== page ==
Daylight factor


Also found in: Medical.

Daylight factor

The ratio of interior illuminance at a given point on a given plane, usually the workplane, to the exterior illuminance under known overcast sky conditions. This is one of the key values when analyzing the quantitative aspects of daylighting. Since the outside illuminance varies a lot with weather conditions (8,000–25,000 lux), the interior illuminance alone does not provide much useful information. The acceptability of the amount of daylight reaching an interior space for a specific task can only be determined in relation to the situation outside. There is little use in computing the relation of outside and inside illuminances under sunny sky conditions.

daylight factor

The ratio of the illumination at a point on a given plane to the illumination on a horizontal plane from the whole of an unobstructed sky of assumed or known luminance distribution; a measure of the daylight illumination at that point.
References in periodicals archive ?
El Factor de Luz Diurna, Daylight Factor, ha sido por anos una de las metricas mas usada a pesar de las limitaciones.
The results have indicated the minimum, average and maximum illuminance and daylight factor in the high-rise residential building affected by building shading effect, whereas, 30m of building separation is the best distance between buildings in terms of planning to obtain the acceptable daylight and to enhance the daylight performance in the building.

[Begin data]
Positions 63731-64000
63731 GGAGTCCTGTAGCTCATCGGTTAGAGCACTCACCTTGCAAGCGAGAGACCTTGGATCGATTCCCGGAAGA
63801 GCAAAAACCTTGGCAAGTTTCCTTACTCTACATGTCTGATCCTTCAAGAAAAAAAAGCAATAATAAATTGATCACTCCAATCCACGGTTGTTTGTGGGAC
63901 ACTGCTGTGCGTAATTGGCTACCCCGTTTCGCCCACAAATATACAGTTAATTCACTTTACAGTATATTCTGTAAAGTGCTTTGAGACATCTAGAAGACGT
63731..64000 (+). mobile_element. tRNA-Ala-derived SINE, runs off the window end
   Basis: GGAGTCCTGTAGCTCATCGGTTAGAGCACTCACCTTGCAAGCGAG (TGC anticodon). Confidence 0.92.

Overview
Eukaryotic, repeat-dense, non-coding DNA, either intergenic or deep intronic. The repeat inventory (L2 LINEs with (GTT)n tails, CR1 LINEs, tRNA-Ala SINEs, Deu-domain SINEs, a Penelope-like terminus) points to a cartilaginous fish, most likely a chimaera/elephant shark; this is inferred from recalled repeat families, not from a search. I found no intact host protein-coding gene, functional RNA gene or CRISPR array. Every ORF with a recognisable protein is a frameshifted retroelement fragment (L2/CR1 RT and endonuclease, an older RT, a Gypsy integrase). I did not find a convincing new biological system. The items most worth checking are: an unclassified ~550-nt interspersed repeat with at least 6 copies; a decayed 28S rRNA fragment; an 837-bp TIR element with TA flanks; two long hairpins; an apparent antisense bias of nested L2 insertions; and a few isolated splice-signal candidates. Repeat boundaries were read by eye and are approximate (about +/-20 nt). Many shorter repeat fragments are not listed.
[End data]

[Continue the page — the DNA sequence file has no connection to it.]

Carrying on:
Realistically, there is no uniform sky that is uniformly illuminated so that values of the percentage daylight factor in building spaces can be directly measured.
Below we present the daylight factor and the daily total radiant energy of the courtyard space.
Calculation of daylight factor DF [%] was carried out for the determination of an effect of three different types of window glasses on the indoor daylighting level in the investigated office.
The most commonly used metric for measuring daylight in a building is called the "daylight factor"--expressed as a percent of available exterior daylight.
As an example, for London weather data with a daylight factor of 3%, 250lux (23.2fc) would be exceeded for 75% of office hours (0900-1730) (CIBSE Guide A).
An ambitious aim was to make the classrooms fully daylit, but even a complete side wall of glass allows a daylight factor only of 3.5 per cent at the back of the room.
Reductions in lighting consumption are awarded for increasing daylight factors; a 20% reduction is available for a daylight factor greater than 10%, a 10% reduction available for a factor greater than 5%, and a 5% reduction available for a factor greater than 2%.
This study examines the impacts of aperture size (daylight factor) for four combinations of toplighting strategies and glazing types on the total yearly energy loads for a prototypical open office space situated in four different climates.
For the simulation of this new single zone atrium house, we used Autodesk Ecotect program to calculate the daylight factors in the worst case condition (mid winter at noon) and chose a better fenestration design for the house.